the late afternoon, twoWall
muralis, were seen on the flint walls of the Old Fort, Shoreham
Beach. Both were green intact adults and the first one stayed around
long enough for a photograph.
the Old Fort, the expanse of Starry Clover,
stellatum, flowering was coming to
an end. Childing Pink, Petrorhagia
nanteuilii, was present in small numbers,
all with single flowers in their usual place in a small patch at Silver
Sands. At least three 6-spot
Burnet Moths were seen by the Old Fort
in the late afternoon.
Over the Riverbank towpath by the houseboats, I observed two Small White Butterflies and a Red Admiral. On the flowering Shoreham Beach south of Winterton Way, there were two more Small Whites and a Painted Lady, and at least three more Painted Ladies were seen flying over the beach.
Full Butterfly Report
Winterton Way Beach
Valerian, Yellow-horned Poppy, Sea
Kale, Ivy-leaved Toadflax, Viper's
English Stonecrop, Tree Mallow, Common Mallow, Silver Ragwort, Ragwort and Bittersweet.
end of Shoreham Beach)
6 June 2009
Venue: Coronation Green, Shoreham-by-Sea
Adur World Oceans Day took place in the marquee on Coronation Green on 6th June 2009 on the opening Saturday of the Adur Festival. Len Nevell was there with the usual exhibition of lobsters and crabs. The innovative aquarium displays of seashore life, strandline exhibits and photographs will again be in on show. Experts will be on hand to answer your queries about life in the oceans and on the seashore.
I think World Oceans Day this is best described by the Nobel prize winning author John Steinbeck when writing about Ed 'Doc' Ricketts of Cannery Row fame in which he wrote 'commercial fishermen harvest the sea to feed men's bodies and a marine biologist harvests the sea to feed men's minds'
Quote by Andy Horton (British Marine Life Study Society)
The Friends of Shoreham Beach played an important part with their own displays and information about the Nature Reserve and plants of the shingle beach.
Adur World Oceans Day is run by a committee comprising representatives of the British Marine Life Study Society, West Sussex County Council, the Sea Watch Foundation, Friends of Shoreham Beach and other groups, with support from Adur District Council.
World Oceans Day was declared at the Earth Summit in 1992.
World Oceans Day UK Web Page
Sussex Marine Jottings Report and Images
3 June 2009
A Force 4 easterly Breeze prevented any serious shrimping on Southwick Beach as the waves rolled in. A quick ten minute push on the outgoing tide produced a medium-sized Lesser Weever, Echiichthys vipera, one swimming crab Portumnus latipes with "fleur-de lis" markings, five Brown Shrimps, Crangon crangon, and two flatfish (probably Plaice) fry.
British Intertidal Crabs
the south side of the Shoreham Harbour Power Station chimney, just above
the nest box, a female Peregrine Falcon
perched on one of the ledges. It could be identified to gender by its greater
size than the male of the species.
Silver Ragwort in flower on Southwick Beach (east of Carat's Cafe) was a new addition to the flora list in flower this year.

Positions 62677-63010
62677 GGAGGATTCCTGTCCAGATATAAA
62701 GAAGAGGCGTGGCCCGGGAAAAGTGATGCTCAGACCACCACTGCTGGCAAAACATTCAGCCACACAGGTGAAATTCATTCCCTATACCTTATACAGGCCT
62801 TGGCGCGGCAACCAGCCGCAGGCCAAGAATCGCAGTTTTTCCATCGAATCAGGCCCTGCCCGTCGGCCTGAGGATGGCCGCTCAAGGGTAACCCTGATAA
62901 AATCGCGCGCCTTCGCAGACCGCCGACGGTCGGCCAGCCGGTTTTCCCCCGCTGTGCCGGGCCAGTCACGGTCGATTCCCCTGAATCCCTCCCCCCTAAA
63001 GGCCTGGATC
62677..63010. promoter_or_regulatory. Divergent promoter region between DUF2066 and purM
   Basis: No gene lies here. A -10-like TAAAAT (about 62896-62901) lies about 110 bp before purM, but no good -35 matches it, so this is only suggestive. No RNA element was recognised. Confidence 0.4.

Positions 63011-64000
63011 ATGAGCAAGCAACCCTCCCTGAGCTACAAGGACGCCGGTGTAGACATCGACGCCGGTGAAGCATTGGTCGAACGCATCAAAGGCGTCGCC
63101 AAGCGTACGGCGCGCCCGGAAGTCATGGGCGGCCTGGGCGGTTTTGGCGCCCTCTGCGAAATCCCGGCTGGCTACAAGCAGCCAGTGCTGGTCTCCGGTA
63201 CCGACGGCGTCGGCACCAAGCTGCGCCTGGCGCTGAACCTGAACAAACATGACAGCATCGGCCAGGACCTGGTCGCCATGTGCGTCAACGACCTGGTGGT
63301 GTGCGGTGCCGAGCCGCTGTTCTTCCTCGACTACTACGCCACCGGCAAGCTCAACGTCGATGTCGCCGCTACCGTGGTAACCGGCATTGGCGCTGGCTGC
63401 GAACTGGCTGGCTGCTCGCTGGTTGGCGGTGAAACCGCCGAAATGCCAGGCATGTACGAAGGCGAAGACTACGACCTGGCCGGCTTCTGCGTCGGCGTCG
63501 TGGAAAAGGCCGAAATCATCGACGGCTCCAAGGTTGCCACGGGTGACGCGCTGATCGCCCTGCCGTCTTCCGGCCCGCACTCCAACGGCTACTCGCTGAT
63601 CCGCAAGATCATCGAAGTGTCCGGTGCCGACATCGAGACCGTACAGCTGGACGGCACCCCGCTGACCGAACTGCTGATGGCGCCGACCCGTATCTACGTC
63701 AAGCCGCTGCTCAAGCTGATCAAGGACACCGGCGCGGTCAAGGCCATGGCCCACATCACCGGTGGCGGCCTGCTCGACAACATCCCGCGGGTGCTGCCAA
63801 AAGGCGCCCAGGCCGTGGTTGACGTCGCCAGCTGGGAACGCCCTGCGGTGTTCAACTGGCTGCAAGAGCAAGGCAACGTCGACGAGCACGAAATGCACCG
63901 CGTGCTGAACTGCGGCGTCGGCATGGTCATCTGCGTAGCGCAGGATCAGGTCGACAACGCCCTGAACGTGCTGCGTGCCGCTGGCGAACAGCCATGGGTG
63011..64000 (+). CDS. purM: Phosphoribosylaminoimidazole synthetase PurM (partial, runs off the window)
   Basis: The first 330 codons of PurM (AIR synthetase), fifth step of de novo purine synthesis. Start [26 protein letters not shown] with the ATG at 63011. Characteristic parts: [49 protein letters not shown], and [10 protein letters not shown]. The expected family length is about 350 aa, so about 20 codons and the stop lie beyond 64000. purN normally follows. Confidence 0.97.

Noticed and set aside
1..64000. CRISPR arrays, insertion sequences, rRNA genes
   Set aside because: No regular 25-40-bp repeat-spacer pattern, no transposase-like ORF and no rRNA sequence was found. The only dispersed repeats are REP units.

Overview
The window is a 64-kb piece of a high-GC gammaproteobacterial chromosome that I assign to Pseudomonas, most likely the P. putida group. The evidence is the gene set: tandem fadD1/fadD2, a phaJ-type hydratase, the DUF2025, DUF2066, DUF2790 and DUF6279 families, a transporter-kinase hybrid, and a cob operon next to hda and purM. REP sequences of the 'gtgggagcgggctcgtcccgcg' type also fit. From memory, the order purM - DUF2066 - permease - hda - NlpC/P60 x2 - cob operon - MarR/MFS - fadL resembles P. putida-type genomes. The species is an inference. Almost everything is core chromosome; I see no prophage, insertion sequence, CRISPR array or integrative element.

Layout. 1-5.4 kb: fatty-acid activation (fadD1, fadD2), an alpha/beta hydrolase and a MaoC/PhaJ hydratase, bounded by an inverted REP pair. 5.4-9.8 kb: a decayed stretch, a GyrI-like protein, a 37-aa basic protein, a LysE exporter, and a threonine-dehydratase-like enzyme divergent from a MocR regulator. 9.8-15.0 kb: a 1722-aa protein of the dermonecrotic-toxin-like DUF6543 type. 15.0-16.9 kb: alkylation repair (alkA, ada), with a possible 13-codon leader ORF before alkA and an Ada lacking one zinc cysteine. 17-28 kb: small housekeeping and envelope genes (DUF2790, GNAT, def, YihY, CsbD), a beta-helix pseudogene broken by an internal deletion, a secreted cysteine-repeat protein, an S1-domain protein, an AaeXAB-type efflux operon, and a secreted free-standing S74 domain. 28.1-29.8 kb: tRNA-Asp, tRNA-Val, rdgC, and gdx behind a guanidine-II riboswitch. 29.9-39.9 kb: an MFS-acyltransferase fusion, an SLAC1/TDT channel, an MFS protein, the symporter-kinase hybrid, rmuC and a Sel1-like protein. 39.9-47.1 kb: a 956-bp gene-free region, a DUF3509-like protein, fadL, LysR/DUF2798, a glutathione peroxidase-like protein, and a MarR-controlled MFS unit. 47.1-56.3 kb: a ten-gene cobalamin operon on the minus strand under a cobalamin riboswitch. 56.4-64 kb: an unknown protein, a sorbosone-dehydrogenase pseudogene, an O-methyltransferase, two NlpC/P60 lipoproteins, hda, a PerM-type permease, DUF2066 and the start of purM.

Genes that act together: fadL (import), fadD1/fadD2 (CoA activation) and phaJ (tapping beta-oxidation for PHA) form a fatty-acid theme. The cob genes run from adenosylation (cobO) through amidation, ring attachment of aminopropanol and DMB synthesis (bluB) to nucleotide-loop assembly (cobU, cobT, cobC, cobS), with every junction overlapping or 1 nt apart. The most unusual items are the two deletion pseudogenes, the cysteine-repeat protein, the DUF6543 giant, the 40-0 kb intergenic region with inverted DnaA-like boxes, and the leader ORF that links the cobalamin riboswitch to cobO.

Shoreham Beach Flowers
Shrimping was possible after some poor weather. And the conditions were ideal off Lancing Beach (near the Church of the Good Shepherd) but the haul of Brown Shrimps, Crangon crangon, amount to about thirty all after the tide turned and with the incoming tide. Luckily (because the expedition was to get exhibits for Adur World Oceans Day 2009) the haul with my smaller U-shaped net including two medium-sized Lesser Weevers, Echiichthys vipera, amongst the weed so I had to be careful of the venomous fins, two adult Sand Sole, Pegusa lascaris, one intact Vernal Crab Liocarcinus vernalis, half a dozen flatfish (probably Plaice) fry, one small Plaice, two South-clawed Hermit Crabs, Diogenes pugilator, one swimming crab Portumnus latipes, and a very young Greater Pipefish Syngnathus acus. A Painted Lady Butterfly fluttered around my head.
Moon Jellyfish, Aurelia aurita, were seen in Shoreham Harbour as is usual at this time of the year.
25 May 2009
A brief rockpooling foray in the early morning to Kingston Buci Beach, east Shoreham, was much more productive than the previous day. A more promising start was found with frequent (enough for a meal) large Prawns Palaeamon serratus, at the Chart Datum marker, and in the net came a capture of a Corkwing Wrasse, Symphodus melops , an adult Blenny, Lipophrys pholis, and two smaller ones, with a medium-sized Bullhead, Taurulus bubalis, and one small Moon Jellyfish, Aurelia aurita. Turning a few rocks uncovered a small Edible Crab Cancer pagurus, two juvenile Rock Gobies, Gobius paganellus, two more Blennies, and at least one of the tiny shrimp-like crustacean Athanas nitescens. Oysters and the usual molluscs were present. I noted the largest expanse of the eggs of the Dogwhelk, Nucella lapillus, since I began recording on this beach in 1979. This was clear evidence of recovery since TBT pollution. A few (at least two) large grey specimens of this gastropod were seen on the mussel beds. A few live Cockles were lying about the surface of the sand. A Little Egret was feeding on the tideline to the east.